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“This whole experience has left a mark that will never go away, and that’s a good thing. For the journey was full of tales and memories that have no shelf life.” Mike Woods, The Post-Crescent
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An historic run
By the time the tournament began in early March 2004, the Lawrence campus had already taken notice that something special was going on. Despite having no player taller than 6’6″, the Vikings had imposed their will as they marched through the Midwest Conference schedule.
As the season rolled on, Alexander Gymnasium got down-right rowdy. It was full. It was loud.
The Appleton Fire Department had to turn people away because of fire code concerns.
“The vibe around campus, people were really excited,” Braier says. “The first game, there was a row of chairs along the baseline at Alex, and by the end of the year they had to build a whole new bleacher section on the baseline because of the crowds.
“When you would come to games, a lot of times the women would play before us, so you would come in during the first half of the women’s game, and you started noticing that there would be a line to get into our games. You couldn’t find a parking spot an hour and a half before the game. That’s when you start thinking, man, this is kind of a big deal.”
They won all 12 home games.
Then came the tournament. The run began with a first-round 86-51 blowout of Lakeland at a packed Alexander Gym.
“I can remember diving for a loose ball into the standing room-only crowd in one of the corners and realizing that they’re 10 deep in the corners to watch this game,” Braier says.
Then it was on to Storm Lake, Iowa, a seven-hour bus trip into the round of 32.
“When we went to play Buena Vista and we were in Storm Lake, Iowa, we had a ton of students who were at that game,” Tharp recalls. “That’s a great effort to be there. It was amazing. To come out of that locker room and to see how many Lawrence kids were there, and just people from Appleton who were not even necessarily connected to Lawrence, that was incredibly special.”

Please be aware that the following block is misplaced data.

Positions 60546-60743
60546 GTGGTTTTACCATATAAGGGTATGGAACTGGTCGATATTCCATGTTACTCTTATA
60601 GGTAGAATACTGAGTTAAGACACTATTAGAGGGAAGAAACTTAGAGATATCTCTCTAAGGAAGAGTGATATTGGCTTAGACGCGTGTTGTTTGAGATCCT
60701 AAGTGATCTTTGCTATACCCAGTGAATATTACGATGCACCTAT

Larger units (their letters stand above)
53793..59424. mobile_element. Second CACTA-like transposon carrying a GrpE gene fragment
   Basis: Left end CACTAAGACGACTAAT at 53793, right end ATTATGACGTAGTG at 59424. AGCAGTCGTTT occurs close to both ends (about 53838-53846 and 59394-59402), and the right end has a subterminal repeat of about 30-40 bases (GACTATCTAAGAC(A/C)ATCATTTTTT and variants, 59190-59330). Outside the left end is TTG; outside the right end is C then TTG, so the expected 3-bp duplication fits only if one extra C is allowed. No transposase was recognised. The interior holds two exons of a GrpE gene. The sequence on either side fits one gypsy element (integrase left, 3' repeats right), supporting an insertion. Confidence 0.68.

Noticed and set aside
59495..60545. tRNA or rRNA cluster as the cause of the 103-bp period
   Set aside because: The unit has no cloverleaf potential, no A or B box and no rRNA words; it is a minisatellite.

Lawrence would beat Buena Vista 72-66, sending them to the Sweet 16 in Tacoma and a match up with Sul Ross State, a team from Alpine, Texas, loaded with size and talented junior college transfers. It was unchartered territory for any school from the Midwest Conference, which had never seen a team advance past the second round.
A thrilling 86-79 overtime win that included a late double-digit comeback moved the Vikings to the Elite 8 and a showdown with the University of Wisconsin-Stevens Point, a Division III power located just 60 miles west of the Lawrence campus but light years away in terms of basketball history. The Pointers at the time had advanced to the Elite 8 twice in the previous decade and would go on to win back-to-back national championships in 2004 and 2005.
It was a nail-biter, neither team giving ground, filled with drama to the end — witnessed by no more than 400 or so people in a college fieldhouse nearly 2,000 miles from home. A late Stevens Point three-pointer sent the game into overtime — a bonus five minutes — and then Lawrence’s improbable journey came crashing down in the waning seconds of that extra period.
A made basket by the Pointers to retake the lead. Then a last-second shot that would have won the game for Lawrence fell short. The scoreboard read 82-81.
“I just remember being completely exhausted, dropping to the floor,” Braier says.
Just like that, the ride was over.
“You felt like that last shot, how does that not go in?” Braier says. “It’s like we were in a movie. In the movie, that shot goes in.”
Puget Sound, the host school, had lost the night before to Stevens Point. Thus, witnesses in the arena that night were few.
“There weren’t more than 300 or 400 people in the crowd at that game, and it was probably one of the greatest college basketball games ever played,” Tharp says. “It was a phenomenal game.”